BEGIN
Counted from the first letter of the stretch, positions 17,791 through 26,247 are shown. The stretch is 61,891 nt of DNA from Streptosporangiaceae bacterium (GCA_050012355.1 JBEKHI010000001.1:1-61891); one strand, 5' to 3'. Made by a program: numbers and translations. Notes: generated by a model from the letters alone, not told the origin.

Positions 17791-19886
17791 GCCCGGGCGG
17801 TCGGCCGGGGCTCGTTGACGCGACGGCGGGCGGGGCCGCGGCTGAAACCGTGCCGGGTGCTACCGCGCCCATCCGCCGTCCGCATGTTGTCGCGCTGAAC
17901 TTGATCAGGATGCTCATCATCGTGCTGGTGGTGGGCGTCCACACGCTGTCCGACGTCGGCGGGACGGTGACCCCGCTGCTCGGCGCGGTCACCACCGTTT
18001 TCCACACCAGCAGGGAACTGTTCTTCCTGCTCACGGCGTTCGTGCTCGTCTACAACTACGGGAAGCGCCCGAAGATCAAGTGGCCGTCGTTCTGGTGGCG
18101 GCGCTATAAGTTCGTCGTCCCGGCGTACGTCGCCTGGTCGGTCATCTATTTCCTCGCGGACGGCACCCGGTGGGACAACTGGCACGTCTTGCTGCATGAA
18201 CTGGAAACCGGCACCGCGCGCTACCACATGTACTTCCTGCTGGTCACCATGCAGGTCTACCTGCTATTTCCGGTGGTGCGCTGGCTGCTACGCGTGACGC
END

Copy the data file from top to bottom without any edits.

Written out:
Counted from the first letter of the stretch, positions 17,791 through 26,247 are shown. The stretch is 61,891 nt of DNA from Streptosporangiaceae bacterium (GCA_050012355.1 JBEKHI010000001.1:1-61891); one strand, 5' to 3'. Made by a program: numbers and translations. Notes: generated by a model from the letters alone, not told the origin.

Positions 17791-19886
17791 GCCCGGGCGG
17801 TCGGCCGGGGCTCGTTGACGCGACGGCGGGCGGGGCCGCGGCTGAAACCGTGCCGGGTGCTACCGCGCCCATCCGCCGTCCGCATGTTGTCGCGCTGAAC
17901 TTGATCAGGATGCTCATCATCGTGCTGGTGGTGGGCGTCCACACGCTGTCCGACGTCGGCGGGACGGTGACCCCGCTGCTCGGCGCGGTCACCACCGTTT
18001 TCCACACCAGCAGGGAACTGTTCTTCCTGCTCACGGCGTTCGTGCTCGTCTACAACTACGGGAAGCGCCCGAAGATCAAGTGGCCGTCGTTCTGGTGGCG
18101 GCGCTATAAGTTCGTCGTCCCGGCGTACGTCGCCTGGTCGGTCATCTATTTCCTCGCGGACGGCACCCGGTGGGACAACTGGCACGTCTTGCTGCATGAA
18201 CTGGAAACCGGCACCGCGCGCTACCACATGTACTTCCTGCTGGTCACCATGCAGGTCTACCTGCTATTTCCGGTGGTGCGCTGGCTGCTACGCGTGACGC